How do you collect and share status? Some PM's think group status meetings are a waste of time and prefer to collect status in one-on-one's. Others prefer email. What works best for you? How do you collect updates on various tasks and share it across the team?

8 Answers 8


In general, I recommend looking for approaches where something serves the needs of collaboration and allows trivial status collection as a byproduct. Take a look at "information radiators" for more information, ideas, and perspectives.

For example, the transparency inherent in lean or kanban often involves a highly effective card wall is something that a team will keep accurate because it supports and serves the need of the team. The status is then easy to extract without having to "bother" the team. Used carefully, electronic tools can serve the same needs, especially in highly distributed/dispersed team environments.

Please note that the daily stand-up in an agile team is NOT a status meeting, and is another tool that serves the needs of the team while allowing some amount of status to be extracted.


For a small team, up to a dozen people or so, I have found a short weekly email to be useful with the least overhead cost to the team. This status report consists of

  1. the list of goals for the week and their stauts
  2. anything else worked on during the week not on the goals,
  3. a prioritized list of what will be done next week.

The exercise of drafting the email causes everyone to spend some time thinking about where they are in the work and about where they need to be. If redirection, or correction is needed then I would approach people one-on-one to discuss. If additional coordination is needed then bring only the necessary people together to coordinate.

This avoids a weekly meeting where everyone has to wait idly until their turn to report status. Perhaps in this meeting some coordination occurs that would not have without it. However, I think work coordination is better handled among the team, or at a meeting focused on the technical matters - sometimes without a PM present.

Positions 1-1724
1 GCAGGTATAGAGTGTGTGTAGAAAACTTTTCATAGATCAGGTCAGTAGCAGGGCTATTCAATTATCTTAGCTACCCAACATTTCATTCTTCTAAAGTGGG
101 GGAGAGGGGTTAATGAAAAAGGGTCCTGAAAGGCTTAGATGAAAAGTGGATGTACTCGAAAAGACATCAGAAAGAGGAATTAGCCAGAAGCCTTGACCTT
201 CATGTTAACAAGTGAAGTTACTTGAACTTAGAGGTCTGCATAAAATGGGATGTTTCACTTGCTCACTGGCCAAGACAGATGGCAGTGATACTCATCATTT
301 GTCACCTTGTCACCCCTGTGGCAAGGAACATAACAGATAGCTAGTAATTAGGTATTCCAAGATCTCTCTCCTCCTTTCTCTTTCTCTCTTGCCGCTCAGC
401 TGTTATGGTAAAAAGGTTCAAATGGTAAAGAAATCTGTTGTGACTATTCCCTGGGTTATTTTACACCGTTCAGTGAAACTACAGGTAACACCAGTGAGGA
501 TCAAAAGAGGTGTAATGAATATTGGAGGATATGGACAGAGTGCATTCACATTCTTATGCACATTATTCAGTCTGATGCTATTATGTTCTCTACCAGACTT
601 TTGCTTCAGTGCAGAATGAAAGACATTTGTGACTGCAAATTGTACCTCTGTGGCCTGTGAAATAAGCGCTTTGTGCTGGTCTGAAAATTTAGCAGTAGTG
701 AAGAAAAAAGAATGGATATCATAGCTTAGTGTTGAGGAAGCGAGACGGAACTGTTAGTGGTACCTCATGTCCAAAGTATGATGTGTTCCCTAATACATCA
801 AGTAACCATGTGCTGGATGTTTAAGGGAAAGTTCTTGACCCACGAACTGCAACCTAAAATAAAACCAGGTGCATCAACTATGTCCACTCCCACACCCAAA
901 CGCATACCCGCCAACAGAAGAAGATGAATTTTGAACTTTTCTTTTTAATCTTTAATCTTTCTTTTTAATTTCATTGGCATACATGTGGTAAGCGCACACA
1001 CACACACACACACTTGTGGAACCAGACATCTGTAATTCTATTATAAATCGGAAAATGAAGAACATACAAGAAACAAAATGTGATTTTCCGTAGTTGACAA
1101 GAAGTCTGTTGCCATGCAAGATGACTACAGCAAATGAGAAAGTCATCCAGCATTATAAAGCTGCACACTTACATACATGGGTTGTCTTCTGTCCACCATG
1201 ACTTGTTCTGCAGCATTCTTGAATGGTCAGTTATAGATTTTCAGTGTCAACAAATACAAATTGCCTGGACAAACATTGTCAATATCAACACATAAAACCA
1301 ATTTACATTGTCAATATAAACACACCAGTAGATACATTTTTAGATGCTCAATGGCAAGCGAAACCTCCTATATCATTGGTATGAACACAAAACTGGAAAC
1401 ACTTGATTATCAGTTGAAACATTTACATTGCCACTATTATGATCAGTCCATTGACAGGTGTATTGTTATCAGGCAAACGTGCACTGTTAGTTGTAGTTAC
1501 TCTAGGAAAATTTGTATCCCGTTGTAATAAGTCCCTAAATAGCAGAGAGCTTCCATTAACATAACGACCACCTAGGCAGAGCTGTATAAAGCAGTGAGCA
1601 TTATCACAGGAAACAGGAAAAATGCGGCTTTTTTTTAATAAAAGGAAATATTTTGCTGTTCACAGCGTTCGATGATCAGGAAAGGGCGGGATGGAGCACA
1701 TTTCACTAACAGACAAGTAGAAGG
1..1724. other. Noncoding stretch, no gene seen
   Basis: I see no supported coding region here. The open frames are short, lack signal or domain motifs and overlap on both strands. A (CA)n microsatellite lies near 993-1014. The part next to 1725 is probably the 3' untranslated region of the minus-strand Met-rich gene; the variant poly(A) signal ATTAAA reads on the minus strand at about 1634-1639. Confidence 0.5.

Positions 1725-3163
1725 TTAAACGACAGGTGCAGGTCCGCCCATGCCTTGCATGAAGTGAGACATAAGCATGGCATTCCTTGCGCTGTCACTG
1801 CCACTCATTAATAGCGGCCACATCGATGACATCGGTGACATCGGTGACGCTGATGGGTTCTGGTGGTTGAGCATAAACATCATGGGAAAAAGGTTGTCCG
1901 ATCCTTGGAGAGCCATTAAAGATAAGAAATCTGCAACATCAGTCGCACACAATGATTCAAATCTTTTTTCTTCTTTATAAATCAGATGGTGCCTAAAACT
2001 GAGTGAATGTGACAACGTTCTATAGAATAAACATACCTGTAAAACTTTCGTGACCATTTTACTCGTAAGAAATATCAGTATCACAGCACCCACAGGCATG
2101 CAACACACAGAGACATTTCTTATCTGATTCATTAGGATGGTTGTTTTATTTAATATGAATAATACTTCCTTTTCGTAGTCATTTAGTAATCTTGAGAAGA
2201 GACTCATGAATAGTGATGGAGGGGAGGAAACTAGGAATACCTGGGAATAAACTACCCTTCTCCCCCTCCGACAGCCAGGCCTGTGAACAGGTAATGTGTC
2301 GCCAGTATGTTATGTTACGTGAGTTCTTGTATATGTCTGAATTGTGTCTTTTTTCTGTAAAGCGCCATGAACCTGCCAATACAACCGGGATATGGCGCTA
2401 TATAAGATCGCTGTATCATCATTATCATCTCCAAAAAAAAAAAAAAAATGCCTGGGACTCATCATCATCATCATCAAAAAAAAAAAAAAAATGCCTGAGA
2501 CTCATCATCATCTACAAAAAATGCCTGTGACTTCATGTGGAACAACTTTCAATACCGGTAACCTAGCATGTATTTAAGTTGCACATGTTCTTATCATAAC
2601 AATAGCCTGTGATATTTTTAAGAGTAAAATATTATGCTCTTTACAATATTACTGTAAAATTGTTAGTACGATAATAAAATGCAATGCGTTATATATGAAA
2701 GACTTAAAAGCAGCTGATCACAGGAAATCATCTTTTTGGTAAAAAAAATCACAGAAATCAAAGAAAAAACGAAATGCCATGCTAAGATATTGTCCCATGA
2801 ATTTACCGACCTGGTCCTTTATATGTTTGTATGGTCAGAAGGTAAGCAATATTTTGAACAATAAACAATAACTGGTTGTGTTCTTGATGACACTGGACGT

• I take a very similar approach with my team, and it's effective both for me as well as for the team.
    – jmort253
    Commented May 4, 2011 at 4:44

One-to-one meetings work best for me when collecting status information. In contrast to team meetings, they give me a much better feeling how things are really going.

For sharing information, I am using both frequent personal updates and team meetings. I try to minimize the number of meetings but without getting everybody together regularly, there is a big risk of "loosing" some team members.


I found that walking around and talking to each person is the only effective way to get a full status update. the write it up and send an email.

Unless you're really good at it, don't use electronic means to record the status; pen and paper is the fastest and least annoying method, as far as those giving the status are concerned.

Work from the bottom up, going to the managers last. It was fascinating to see the reaction of managers when I reported to them what their teams were up to. The disconnect never ceased to amaze me.

It's time-consuming. When I did this in a company of about 100 people it took an entire day to collect and write up the information. But it was worth it:

  • QA used this status report (sent out at the end of the week) to plan their week in their weekly planning meeting.
  • Managers used this report in their weekly coordination meeting.
  • C-levels used this to plan ahead.

Like all good status reports it had last week's plans, this week's achievements and the plans for next week, so that one could see how projects were progressing.

As a bonus, the weekly status report included current absences, upcoming leaves, vacations and holidays.